Note that the cosmic time T4 at R4= 13.8/2 =6.9 B ly equals T4=9.2/2= 4.6 B (absolute) yrs where the present value of T4 is 9.2 B cosmic yrs when measured by the lengthened second of today (due to the slowing ticking rate of atomic processes of zero energy balancing in present decelerated expansion of R4).

Anonym262722
5 / 5 (1) Jan 28, 2019
How come nobody figured out that cosmic time T4 of decelerated expansion C4 at R4_past =1/2 R4_today is found by computing C4_past=sqrt(2) C4_today and then T4_past= T4_today/sqrt(2)^3=3.25 yrs? Not 4.6 B yrs, sorry for my mistake.
Anonym262722
not rated yet Jan 28, 2019
Thank you PO for rating my corrected comment about the tricky DU cosmic time concept. According to GRT, the value of T4_past at R4_past=13.8/2=6.9 Bly would be 6.9 B yrs or by orders of magnitude in error although the total tick count since BB would be the same as in DU. According to DU energy balancing, the ticking rate of atomic clocks was more than 10 times faster during the bounce until the CMB epoch. GR assumes that the total number of atomic ticks since BB is multiplied by today's maximum long second to get the accumulated absolute age of universe after BB. GRT agrees with DU distance and time concepts in local energy frames when R4_past and absolute T4_past are close to their today's values of 13.8 B ly and 9.2 B yrs but fails in modeling of cosmic observables such as SN1a.
Anonym262722
not rated yet Jan 29, 2019
This DU example of cosmic time T4 and R4 distance as a function of C= C4 complements examples about the experimental Hubble constant determination of Gaia and HST project in late 8/2018 discussion of PO, see https://phys.org/...mic.html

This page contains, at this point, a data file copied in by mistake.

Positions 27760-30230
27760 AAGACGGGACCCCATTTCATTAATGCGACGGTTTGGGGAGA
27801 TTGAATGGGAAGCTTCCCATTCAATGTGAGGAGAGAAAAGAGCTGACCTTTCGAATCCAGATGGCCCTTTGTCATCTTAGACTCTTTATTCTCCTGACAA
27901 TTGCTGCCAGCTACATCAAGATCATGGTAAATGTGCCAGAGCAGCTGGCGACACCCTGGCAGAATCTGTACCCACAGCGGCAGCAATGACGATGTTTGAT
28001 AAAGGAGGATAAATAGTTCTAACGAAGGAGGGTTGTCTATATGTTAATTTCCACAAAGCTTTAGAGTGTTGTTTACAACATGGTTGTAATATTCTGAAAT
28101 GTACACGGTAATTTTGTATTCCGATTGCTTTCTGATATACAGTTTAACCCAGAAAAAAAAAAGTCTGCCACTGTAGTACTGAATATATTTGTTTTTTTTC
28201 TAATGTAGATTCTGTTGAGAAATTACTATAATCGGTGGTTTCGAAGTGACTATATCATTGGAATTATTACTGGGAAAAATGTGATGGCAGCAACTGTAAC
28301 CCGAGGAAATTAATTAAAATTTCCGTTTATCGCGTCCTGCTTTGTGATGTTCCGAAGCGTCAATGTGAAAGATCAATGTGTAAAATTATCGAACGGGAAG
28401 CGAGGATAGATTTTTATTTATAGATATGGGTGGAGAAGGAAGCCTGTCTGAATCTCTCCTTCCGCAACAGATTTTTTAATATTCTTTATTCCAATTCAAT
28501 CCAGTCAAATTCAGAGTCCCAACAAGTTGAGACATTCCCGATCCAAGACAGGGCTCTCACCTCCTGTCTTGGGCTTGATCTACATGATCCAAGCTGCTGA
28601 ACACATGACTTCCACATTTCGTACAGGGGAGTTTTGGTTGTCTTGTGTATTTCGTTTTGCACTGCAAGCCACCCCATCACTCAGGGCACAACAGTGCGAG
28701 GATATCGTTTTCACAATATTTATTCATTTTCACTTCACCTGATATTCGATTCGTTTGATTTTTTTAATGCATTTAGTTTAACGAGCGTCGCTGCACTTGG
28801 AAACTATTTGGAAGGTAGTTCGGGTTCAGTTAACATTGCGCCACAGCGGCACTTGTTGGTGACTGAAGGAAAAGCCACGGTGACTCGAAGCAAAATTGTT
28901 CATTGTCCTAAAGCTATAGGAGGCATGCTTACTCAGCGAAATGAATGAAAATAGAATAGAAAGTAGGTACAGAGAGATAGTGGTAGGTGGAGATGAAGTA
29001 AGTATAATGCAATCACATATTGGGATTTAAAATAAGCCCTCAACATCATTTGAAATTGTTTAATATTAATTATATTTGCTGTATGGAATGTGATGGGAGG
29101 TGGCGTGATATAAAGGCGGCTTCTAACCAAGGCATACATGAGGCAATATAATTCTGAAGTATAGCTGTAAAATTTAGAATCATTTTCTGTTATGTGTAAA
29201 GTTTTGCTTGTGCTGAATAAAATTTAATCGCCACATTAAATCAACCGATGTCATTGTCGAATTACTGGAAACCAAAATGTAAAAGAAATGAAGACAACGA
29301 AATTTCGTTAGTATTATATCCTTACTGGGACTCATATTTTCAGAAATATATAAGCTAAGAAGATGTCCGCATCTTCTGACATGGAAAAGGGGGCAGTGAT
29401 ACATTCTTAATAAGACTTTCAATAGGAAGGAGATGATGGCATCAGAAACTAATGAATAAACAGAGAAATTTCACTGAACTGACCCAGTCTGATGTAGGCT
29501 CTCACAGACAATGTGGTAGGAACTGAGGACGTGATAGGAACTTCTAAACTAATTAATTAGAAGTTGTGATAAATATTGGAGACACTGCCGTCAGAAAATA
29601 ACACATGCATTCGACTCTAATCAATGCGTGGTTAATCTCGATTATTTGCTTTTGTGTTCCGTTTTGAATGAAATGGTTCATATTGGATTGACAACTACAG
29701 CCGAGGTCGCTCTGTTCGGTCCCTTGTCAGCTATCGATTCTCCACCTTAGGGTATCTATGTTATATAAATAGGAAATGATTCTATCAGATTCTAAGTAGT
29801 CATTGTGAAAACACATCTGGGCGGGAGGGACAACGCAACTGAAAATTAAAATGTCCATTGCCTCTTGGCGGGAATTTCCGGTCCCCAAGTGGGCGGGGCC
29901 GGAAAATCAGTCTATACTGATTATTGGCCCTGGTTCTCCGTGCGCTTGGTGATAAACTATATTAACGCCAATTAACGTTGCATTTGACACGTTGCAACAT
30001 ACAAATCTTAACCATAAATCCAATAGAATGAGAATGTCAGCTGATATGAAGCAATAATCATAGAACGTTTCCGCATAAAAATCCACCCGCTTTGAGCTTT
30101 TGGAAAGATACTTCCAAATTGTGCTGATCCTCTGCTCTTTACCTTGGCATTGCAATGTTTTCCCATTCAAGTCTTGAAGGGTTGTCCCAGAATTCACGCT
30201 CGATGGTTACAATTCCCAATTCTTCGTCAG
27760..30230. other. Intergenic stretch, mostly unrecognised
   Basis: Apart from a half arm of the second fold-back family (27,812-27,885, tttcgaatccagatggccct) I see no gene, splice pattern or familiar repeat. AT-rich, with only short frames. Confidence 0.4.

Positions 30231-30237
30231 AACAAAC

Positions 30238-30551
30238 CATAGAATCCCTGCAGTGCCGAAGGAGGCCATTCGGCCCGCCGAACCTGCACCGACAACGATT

where the change of R4 was only one Mpc or about 3 Mly vs. 6,900 Mly. DU model connecting C4 to R4 and T4 is nonlinear and could be approximated by the interpolation model using two R4 epochs for 1 Mpc. The half-way case of R4 already showed the huge GR timing error (6.9 - 3.25 = 3.65 B yrs) for the 'half-age'' estimates. Nonlinearity of DU physical model shows in the age and distance changes to present values (9.2-3.25 = 5.95 B yrs and 13.8 - 6.9 = 6.9 B ly) within R4 change of 6.9 B ly vs the Hubble constant dR4 difference of 1 Mpc. The main star formation started before T4= 3.25 B yrs but became more visible when the 4-D energy momentum spread from R4 direction toward 3-D space direction due to decelerating C4.
Anonym262722
not rated yet Feb 07, 2019
'T4_past= T4_today/sqrt(2)^3=3.25 yrs? Not 4.6 B yrs, sorry for my mistake'. Of course, it should be 3.25 B yrs not 3.25 yrs. I noticed similar print mistakes in some of my posts of the Hubble constant (71 km/s per Mpc vs. parsec). A careful reader of my posts may wonder why in my early posts I interpreted the frequency and wave length of emitted EM light near CMB release to be 1000 and/or 10 times today's values of received vs. emitted power of SN1a and other cosmic (such as GW or unstructured DM waveform) data. The explanation is complex and confusing using the GR based concepts of distorted time, distance, simultaneity, relativity, equivalence principle, GPS, Planck constant etc. You may find helpful explanations in past presentations and papers by Suntola, Talvio, Sipila, Lehto, Mantyla etc posted by www.lfs.fi and by the books and published papers at www.physicsfoundations.org

Please sign in to add a comment. Registration is free, and takes less than a minute. Read more

Click here to reset your password.
Sign in to get notified via email when new comments are made.